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The store with the pink in the window is where I thought I would find Polish pottery.

When I get there, I quickly discovered that there is no storefront. There’s just an open courtyard and a big apartment building. Now in the States I would’ve been very leery about punching a button and going up to some strange man’s apartment even if it was just to look at Polish pottery. I take a chance here. After I finally figure out which bell to ring, I am buzzed in.

I still don’t know actually what apartment to go to but I head up the stairwell. Down comes a lanky young blonde kid, not the ex-pat I expected. He says to me, “Are you here for the Polish pottery?” Yes, yes I am. Never mind that in my head it sounded like he said, “Are you here for some drugs?”

Anyway, I’m escorted into a lovely little apartment with tables stacked with Polish pottery—it’s stacked under the tables, it’s stacked on shelves by the window. It is everywhere. I succumb to temptation and buy a small jar (or two) to keep my balsalmic vinegar.

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Aren’t the colors gorgeous on the platter and jar?

The young gentleman and I chat as well as we can given the language thing. I get out my cash and prepare to slip it to him when no one is looking. Just kidding. I hand it to him over the table and he writes me a very official looking receipt in case it gets broken and I need to file a claim. I say my goodbyes and leave.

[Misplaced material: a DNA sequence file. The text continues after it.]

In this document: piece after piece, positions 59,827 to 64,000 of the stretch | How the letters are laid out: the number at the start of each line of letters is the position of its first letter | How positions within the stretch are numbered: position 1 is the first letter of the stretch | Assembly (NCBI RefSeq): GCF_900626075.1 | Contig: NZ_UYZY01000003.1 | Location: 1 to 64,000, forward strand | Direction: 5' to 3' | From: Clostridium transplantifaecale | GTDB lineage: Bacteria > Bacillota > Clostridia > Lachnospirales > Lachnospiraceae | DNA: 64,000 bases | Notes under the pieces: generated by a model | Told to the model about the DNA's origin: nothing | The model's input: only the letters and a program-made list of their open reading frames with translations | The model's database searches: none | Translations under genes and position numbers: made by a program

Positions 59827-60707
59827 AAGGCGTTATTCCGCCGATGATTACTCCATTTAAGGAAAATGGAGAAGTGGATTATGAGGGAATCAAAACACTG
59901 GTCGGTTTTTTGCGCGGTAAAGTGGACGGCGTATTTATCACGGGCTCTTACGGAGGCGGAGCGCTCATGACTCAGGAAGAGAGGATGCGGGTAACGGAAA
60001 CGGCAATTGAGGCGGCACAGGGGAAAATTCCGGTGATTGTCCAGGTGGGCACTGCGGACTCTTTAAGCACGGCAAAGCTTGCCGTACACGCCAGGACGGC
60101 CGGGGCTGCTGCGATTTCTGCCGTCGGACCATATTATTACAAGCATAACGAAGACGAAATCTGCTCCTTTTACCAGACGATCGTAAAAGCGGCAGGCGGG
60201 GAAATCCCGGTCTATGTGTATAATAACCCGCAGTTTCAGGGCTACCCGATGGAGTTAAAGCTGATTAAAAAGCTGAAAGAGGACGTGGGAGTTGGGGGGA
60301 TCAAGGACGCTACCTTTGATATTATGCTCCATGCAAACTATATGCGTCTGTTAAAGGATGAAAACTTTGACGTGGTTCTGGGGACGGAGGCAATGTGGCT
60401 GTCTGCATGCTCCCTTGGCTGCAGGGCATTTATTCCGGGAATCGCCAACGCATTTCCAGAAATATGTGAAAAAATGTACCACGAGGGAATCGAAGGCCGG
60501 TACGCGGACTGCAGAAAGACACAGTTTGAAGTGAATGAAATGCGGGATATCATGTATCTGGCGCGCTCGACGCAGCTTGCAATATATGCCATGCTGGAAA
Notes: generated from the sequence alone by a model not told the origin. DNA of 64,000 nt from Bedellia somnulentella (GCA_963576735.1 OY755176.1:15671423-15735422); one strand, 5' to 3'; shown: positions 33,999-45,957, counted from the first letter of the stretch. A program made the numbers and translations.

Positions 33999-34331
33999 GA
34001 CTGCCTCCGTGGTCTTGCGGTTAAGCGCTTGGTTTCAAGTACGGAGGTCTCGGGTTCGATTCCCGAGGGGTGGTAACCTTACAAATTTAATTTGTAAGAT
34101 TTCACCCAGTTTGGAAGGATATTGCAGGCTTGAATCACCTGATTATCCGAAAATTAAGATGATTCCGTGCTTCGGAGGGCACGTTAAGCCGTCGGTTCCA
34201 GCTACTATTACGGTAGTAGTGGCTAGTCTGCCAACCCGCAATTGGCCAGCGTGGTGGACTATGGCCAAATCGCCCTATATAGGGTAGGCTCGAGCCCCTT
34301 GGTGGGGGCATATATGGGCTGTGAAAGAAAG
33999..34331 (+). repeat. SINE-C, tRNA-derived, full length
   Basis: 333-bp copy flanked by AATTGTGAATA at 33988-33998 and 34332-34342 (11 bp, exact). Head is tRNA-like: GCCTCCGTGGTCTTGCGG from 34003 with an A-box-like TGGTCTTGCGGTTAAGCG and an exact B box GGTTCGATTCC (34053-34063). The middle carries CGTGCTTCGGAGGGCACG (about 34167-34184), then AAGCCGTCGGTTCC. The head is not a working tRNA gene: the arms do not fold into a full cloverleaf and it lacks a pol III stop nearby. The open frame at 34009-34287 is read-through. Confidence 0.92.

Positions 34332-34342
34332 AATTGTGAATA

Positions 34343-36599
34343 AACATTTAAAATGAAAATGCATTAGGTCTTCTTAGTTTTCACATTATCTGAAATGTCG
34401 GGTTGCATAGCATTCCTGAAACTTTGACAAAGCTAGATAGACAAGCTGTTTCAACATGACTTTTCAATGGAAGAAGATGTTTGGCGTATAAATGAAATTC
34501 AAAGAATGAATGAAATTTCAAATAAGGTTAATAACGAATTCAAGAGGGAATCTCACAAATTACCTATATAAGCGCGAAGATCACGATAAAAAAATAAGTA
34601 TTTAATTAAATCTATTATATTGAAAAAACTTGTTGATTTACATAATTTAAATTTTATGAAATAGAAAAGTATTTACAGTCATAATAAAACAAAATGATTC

I just want credit that in less than 14 days I found Polish pottery in Italy. Who is going with me to Poland for the big haul? 

#day13 #1017daysinitaly

Living a Buzzed Life

Not that kind of buzzed!  The kind that starts with an annoying “bzzzz” near your ear.  You swat it away and there is silence for a few seconds, maybe a whole minute goes by and you think you’ve dodged a bullet. Then you hear it again, but by the other ear, or overhead or from areas near your exposed ankles. Swat!

This cycle has viciously played out many times since I arrived in Italy. I’ve used more DEET than in my whole life combined and they won’t leave me alone. The bites make a vicious welt, too. I seem to attract them more than Jerry does. Naturale!  I’m just sweeter than he is.

But all this begs the question, how in the world do Italians live here without window screens? They must have an anti-mosquito gene that makes their blood taste bad.  Plus, I would never be able to sleep with the mosquitoes bzzzzzing around like vampires.  Having window screens is a number one requirement for our house and access to lots of citronella.

It’s true that I stole the photo from another friend, but it is also truly indicative of the size of the mosquitoes here in Italy. I didn’t think you wanted to see smushed mosquito pics. But I think their size must make them slower than the domestic mosquitoes in the US. Here I routinely catch them in my hand and kill them. Dead mosquitoes are good mosquitoes is my motto. Perhaps their size does slow them down. Either way, it is only #day12 and I am already over them.